Do respiratory epithelial cells ‘remember’ early life microbial exposure through epigenetic changes?
Item statusRestricted Access
Embargo end date23/01/2024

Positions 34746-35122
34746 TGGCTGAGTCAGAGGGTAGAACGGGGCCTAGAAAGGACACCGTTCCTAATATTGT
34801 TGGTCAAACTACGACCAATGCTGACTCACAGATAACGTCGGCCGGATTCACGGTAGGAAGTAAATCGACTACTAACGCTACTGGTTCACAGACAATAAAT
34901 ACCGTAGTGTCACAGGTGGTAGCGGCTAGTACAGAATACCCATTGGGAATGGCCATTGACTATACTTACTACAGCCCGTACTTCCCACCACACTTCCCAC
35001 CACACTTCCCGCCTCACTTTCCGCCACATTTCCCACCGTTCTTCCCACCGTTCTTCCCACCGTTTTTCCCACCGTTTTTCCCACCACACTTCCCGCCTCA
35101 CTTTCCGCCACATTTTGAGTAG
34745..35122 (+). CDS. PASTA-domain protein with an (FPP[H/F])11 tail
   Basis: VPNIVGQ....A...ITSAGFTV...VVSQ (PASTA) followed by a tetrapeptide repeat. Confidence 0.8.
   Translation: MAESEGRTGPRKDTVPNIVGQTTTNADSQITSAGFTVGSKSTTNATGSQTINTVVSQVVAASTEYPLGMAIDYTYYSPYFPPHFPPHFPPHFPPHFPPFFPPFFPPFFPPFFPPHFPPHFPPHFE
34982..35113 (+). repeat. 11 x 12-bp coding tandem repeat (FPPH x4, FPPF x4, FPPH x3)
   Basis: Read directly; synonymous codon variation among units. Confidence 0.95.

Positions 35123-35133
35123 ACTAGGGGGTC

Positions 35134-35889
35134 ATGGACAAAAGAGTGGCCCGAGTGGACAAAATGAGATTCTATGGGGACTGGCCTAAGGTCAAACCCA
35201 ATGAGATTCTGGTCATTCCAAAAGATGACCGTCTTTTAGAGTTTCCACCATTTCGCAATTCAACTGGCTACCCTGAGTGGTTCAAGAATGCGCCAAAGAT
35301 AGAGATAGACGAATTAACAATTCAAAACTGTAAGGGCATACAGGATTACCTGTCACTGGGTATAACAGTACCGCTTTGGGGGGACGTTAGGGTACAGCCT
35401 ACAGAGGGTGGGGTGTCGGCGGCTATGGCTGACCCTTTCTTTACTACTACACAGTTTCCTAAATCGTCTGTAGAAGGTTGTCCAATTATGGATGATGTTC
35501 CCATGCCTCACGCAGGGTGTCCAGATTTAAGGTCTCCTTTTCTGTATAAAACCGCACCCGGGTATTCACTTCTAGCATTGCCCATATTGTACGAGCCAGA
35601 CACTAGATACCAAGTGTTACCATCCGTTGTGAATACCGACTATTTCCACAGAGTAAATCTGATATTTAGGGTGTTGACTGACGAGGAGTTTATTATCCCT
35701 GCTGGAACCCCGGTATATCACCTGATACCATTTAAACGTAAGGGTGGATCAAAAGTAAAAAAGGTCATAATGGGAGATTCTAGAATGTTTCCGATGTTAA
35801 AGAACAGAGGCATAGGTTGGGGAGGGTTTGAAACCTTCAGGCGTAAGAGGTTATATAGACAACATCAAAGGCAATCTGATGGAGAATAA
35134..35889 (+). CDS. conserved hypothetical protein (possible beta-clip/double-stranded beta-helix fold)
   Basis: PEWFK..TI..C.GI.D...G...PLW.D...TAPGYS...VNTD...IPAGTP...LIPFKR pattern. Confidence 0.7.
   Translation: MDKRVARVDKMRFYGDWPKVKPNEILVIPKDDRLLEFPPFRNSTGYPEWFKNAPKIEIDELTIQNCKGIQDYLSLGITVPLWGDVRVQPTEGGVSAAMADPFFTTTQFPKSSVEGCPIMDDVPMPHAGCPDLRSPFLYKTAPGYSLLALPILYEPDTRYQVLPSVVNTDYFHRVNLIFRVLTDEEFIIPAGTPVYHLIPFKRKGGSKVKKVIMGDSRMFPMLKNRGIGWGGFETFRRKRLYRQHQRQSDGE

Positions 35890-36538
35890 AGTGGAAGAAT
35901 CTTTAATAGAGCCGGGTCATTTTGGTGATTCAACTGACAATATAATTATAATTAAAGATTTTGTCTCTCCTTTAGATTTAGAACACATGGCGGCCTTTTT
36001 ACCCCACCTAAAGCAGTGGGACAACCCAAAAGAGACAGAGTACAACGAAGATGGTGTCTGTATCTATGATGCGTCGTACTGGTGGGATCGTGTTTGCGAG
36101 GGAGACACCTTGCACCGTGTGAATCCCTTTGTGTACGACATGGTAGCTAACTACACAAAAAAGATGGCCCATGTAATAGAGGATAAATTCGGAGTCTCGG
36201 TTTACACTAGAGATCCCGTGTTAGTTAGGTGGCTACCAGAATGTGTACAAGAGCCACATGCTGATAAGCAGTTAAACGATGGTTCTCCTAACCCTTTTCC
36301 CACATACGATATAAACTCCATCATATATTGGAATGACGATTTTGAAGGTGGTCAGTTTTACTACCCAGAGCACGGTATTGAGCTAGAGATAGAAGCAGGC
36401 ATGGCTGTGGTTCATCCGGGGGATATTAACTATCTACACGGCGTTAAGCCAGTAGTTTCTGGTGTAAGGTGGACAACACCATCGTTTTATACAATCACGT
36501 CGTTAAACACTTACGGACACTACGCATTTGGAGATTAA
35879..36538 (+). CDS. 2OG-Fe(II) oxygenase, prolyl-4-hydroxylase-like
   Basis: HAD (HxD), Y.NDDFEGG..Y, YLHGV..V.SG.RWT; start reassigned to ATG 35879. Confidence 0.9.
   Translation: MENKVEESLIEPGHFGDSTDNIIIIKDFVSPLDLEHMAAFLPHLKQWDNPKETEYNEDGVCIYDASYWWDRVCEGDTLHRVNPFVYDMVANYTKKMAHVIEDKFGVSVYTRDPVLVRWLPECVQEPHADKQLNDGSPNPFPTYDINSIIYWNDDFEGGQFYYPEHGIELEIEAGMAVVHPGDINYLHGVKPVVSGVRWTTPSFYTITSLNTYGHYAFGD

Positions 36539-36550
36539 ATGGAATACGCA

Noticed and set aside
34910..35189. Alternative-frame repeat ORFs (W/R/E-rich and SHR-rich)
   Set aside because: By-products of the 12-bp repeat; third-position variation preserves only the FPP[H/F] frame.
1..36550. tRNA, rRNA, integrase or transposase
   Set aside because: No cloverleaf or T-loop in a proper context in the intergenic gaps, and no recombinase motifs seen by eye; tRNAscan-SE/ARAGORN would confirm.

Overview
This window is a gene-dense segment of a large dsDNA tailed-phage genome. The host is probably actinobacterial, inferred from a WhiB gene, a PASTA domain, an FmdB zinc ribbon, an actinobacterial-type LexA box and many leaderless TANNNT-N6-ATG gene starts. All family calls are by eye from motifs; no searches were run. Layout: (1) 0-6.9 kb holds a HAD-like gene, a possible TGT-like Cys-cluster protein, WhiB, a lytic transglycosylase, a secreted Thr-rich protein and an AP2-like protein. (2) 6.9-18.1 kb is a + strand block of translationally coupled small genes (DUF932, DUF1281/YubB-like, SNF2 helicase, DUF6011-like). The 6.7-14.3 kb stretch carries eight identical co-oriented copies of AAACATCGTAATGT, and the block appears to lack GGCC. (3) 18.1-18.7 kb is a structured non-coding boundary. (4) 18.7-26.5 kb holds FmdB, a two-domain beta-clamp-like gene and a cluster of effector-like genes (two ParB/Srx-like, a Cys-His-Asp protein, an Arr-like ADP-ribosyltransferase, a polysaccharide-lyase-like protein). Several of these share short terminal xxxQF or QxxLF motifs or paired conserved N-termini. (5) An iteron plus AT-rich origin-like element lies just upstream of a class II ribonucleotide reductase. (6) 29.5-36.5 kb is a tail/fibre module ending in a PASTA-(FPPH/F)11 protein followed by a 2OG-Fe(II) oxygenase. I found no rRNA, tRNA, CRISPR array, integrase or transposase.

The adaptive immune system was considered to be the sole arm of immunity that can form a memory of past infections. In recent years this paradigm has been contested, following discoveries that many innate immune cells display lasting changes in their responses to challenges as a consequence of previous infections. It was determined that these long-term changes in immune responses were possible due to epigenetic or metabolomic imprinting. This phenomenon was also observed in plants and invertebrates and termed ‘trained immunity’. Several cohort studies have linked severe respiratory syncytial virus (RSV) bronchiolitis in infancy with a higher risk of developing recurrent wheeze or childhood asthma, yet the pathomechanism behind this phenomenon remains undetermined. Here I hypothesise that RSV infection can epigenetically imprint airway epithelial cells (AECs), thus changing how these cells respond to subsequent challenges, which in turn provides a potential link between RSV infection and asthma development. First, I established in vitro and in vivo AEC experimental systems that would allow us to test the presented hypothesis. Using an assortment of pathogen-associated molecular patterns (PAMPs) as stimuli, I established that a monolayer-based cell line system might not be suitable; however, an airliquid interface (ALI) culture system utilising primary human bronchial epithelial cells proved to be a promising experimental system. Next, I used an in vivo murine model to investigate whether an RSV infection results in long-lasting changes in the responses of AECs to subsequent microbial stimuli. Despite promising cytokine/chemokine gene expression results of isolated murine AECs, I was unable to definitely confirm RSV-induced changes in response to subsequent stimulation at the transcriptional or protein level. ivNevertheless, using the murine model, I observed that RSV infection causes lasting changes in the levels of major histocompatibility complex class I (MHC-I) and II (MHC-II) on the surface of AECs. Furthermore, as seen through histone modifications, I confirmed that RSV infection causes lasting epigenetic changes in AECs, including in the promoters of genes related to MHC biology. Our results lay the basis for future investigation of trained immunity in AECs both in vitro and in vivo. I identified the limitations and benefits of several experimental systems. Importantly, I observed that RSV infection leads to lasting epigenetic and transcriptional changes of AECs that result in a prolonged increase in the levels of both MHC-I and MHC-II.